Federation of the International Working Men's Association. This was organized during the month of September as a secret alliance at Zurich where Malatesta rejoined Bakunin on September the 7th. He had refused to attend the Hague Conference and went direct to Zurich from Rimini. Four days after his arrival, Cafiero and the Spanish Internationalists arrived from the Hague. On September the 12th and 13th the definite constitution of Bakunin's secret alliance was evolved. Ten days later Malatesta returned to Naples in order to devote himself to agitation and organization. He was the youngest member of the circle that assembled at Zurich and was nicknamed Benjamin on that account. To those of us who knew Malatesta in his age, notwithstanding his boundless enthusiasm and energy, the vision of him as Benjamin is one hard to conceive. The attempt to do so brings home to us the tremendous gulf of years that separates us from the time of Bakunin and shows with what patience one must pursue the path of revolution. A revolutionist is sometimes depicted as a man in a hurry. On the contrary, he is the man who survives the ravages of time. IT is the reformist who believes in the idea of haste. The revolutionist wants speed.
In March, 1873, Malatesta was arrested as a common criminal for being a member of a secret society of Socialists. With him were arrested Cafiero, Alceste Faggioli, and Andrea Costa. The latter was responsible for persuading Bakunin to participate in the abortive Italian insurrection of 1874. Five years after that disastrous activity Costa entered the Italian parliament as a Socialist and repudiated Anarchism.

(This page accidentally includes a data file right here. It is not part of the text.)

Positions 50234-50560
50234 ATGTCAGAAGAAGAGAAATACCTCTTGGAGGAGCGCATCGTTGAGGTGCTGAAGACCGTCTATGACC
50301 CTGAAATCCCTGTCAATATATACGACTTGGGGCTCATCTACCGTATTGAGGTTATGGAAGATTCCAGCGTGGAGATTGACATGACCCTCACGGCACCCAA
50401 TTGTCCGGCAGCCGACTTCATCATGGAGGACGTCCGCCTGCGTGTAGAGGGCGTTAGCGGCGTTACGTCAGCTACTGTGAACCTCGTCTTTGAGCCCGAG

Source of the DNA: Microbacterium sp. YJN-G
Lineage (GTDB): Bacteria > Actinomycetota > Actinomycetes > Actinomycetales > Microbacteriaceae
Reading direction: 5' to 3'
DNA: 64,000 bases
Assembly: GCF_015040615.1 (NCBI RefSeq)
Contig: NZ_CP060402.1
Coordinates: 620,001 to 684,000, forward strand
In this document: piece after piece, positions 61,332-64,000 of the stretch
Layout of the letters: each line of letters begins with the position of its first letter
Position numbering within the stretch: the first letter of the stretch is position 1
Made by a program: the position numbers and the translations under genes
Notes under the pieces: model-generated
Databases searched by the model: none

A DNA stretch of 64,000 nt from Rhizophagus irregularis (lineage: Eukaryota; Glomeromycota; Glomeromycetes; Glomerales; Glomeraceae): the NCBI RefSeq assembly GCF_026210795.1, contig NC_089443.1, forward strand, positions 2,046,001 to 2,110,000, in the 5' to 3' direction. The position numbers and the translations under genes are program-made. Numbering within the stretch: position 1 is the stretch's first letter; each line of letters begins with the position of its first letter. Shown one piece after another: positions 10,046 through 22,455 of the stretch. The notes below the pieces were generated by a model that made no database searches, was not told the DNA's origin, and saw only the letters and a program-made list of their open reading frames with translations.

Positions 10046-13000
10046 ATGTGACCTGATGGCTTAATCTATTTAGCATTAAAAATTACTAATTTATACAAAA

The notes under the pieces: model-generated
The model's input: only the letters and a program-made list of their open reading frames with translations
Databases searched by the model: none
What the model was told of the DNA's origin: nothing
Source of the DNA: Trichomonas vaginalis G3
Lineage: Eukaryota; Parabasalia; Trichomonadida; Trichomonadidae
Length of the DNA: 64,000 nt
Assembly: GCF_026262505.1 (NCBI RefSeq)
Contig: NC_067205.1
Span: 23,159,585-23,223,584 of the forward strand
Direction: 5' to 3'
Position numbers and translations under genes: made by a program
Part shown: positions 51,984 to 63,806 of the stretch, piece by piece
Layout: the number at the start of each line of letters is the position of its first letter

After fifty-four days, Malatesta and his colleagues were released. Cafiero went to Barletta in order to realise money for the cause. Malatesta proceeded to Locarno where he rejoined Bakunin and then passed on to Barletta to join Cafiero in revolutionary work. He was again arrested and was kept in prison from July, 1873, until January, 1874, without either charge or trial. He was then released without explanation. The same month the secret appeals of the Italian Committee for the Social Revolution began to be circulated. This activity was largely syndicalist. The economic conditions of the working-class in Italy at this time were terrible. It could not be said that wages followed prices nor yet that prices followed wages, for us the wages fell the price of food rose and the people were plunged into starvation. The result was that working men without Socialist or Anarchist ideas plundered shops everywhere. The Bakunists felt they could not disavow these popular acts so they declared their solidarity with them. Malatesta justified this endorsement on the following grounds : "Revolution consists more in facts than in words, and whenever a spontaneous movement of the people takes place, whenever the workers rise in the name of their rights and their dignity, it is the duty of every revolutionary Socialist to declare himself solitary with the movement in question.